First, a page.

Consider even an anodyne prescription such as “everything in moderation.” Information is not like drugs or alcohol; its effects are neither simple nor straightforward. As a society, we still don’t strike the right balance between risk and reward for those substances. It will be a long time before we fully grapple with the pros and cons of smartphone technology.
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  3. La strada che il Miur ha scelto di imboccare va nella direzione opposta rispetto alla Francia, dove da pochi giorni il ministro dell’Istruzione Jean-Michel Blanquer ha introdotto il divieto di usare gli smartphone a scuola. Due risposte alternative al medesimo fenomeno: in Italia l’89,3% dei giovani usa i 'telefoni intelligenti', col primo apparecchio posseduto già a 8-9 anni. L’Italia punta sull’educazione a partire dalla convinzione che «proibire l’uso dei dispositivi a scuola non è la soluzione » (n.2). Chi avrà ragione?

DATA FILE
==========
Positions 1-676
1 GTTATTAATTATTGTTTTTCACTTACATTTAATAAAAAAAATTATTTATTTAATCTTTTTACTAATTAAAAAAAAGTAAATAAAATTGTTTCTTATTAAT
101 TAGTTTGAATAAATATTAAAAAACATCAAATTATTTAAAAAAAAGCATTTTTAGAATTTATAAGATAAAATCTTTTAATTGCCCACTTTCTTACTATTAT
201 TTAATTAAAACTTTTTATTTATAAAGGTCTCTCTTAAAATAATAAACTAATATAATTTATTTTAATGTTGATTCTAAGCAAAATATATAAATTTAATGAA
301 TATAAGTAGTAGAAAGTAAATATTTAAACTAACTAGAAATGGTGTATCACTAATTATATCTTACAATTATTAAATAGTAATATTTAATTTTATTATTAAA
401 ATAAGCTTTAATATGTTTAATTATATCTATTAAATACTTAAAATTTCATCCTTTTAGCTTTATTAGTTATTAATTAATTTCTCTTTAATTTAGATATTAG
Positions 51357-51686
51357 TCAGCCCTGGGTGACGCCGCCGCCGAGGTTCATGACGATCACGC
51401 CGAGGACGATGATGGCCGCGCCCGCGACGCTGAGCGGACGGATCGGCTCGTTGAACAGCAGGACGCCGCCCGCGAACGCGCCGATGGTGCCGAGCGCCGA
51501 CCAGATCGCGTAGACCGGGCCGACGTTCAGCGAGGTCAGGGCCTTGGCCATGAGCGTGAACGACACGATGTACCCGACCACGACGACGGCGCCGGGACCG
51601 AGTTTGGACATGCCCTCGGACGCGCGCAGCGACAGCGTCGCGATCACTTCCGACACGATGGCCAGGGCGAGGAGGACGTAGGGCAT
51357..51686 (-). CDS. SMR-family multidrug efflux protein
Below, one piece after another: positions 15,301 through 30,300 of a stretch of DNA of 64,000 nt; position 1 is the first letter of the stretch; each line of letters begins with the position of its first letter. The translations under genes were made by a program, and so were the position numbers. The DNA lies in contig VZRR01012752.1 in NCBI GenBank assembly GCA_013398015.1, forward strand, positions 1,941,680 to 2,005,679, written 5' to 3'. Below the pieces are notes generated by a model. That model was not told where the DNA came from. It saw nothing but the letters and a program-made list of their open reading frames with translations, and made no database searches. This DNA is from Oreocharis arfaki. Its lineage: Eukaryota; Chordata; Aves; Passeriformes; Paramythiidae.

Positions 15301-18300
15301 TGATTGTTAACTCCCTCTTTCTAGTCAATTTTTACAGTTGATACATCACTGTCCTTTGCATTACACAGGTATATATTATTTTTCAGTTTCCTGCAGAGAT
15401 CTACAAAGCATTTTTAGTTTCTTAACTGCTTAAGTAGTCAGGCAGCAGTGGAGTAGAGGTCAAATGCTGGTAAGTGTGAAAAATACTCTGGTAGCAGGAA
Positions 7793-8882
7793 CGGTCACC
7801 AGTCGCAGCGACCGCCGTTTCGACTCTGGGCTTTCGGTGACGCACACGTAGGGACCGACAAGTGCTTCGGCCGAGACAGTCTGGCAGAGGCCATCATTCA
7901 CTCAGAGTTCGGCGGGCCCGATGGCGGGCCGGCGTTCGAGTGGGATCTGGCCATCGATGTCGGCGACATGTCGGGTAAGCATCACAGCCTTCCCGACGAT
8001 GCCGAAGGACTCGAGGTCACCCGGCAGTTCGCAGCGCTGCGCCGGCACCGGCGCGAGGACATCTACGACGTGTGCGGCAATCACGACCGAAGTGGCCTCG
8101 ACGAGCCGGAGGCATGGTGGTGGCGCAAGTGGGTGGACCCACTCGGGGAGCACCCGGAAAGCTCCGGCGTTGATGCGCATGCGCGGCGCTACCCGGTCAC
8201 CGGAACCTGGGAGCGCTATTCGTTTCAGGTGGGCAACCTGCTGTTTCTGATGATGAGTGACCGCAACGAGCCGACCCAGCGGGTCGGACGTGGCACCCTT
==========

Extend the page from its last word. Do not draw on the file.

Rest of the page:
Il decalogo

    1 Ogni novità comporta cambiamenti. Ogni cambiamento deve servire per migliorare l’apprendimento e il benessere delle studentesse e degli studenti e più in generale dell’intera comunità scolastica.

    2 I cambiamenti non vanno rifiutati, ma compresi e utilizzati per il raggiungimento dei propri scopi. Bisogna insegnare a usare bene e integrare nella didattica quotidiana i dispositivi, anche attraverso una loro regolamentazione. Proibire l’uso dei dispositivi a scuola non è la soluzione. A questo proposito ogni scuola adotta una Politica di Uso Accettabile (PUA) delle tecnologie digitali.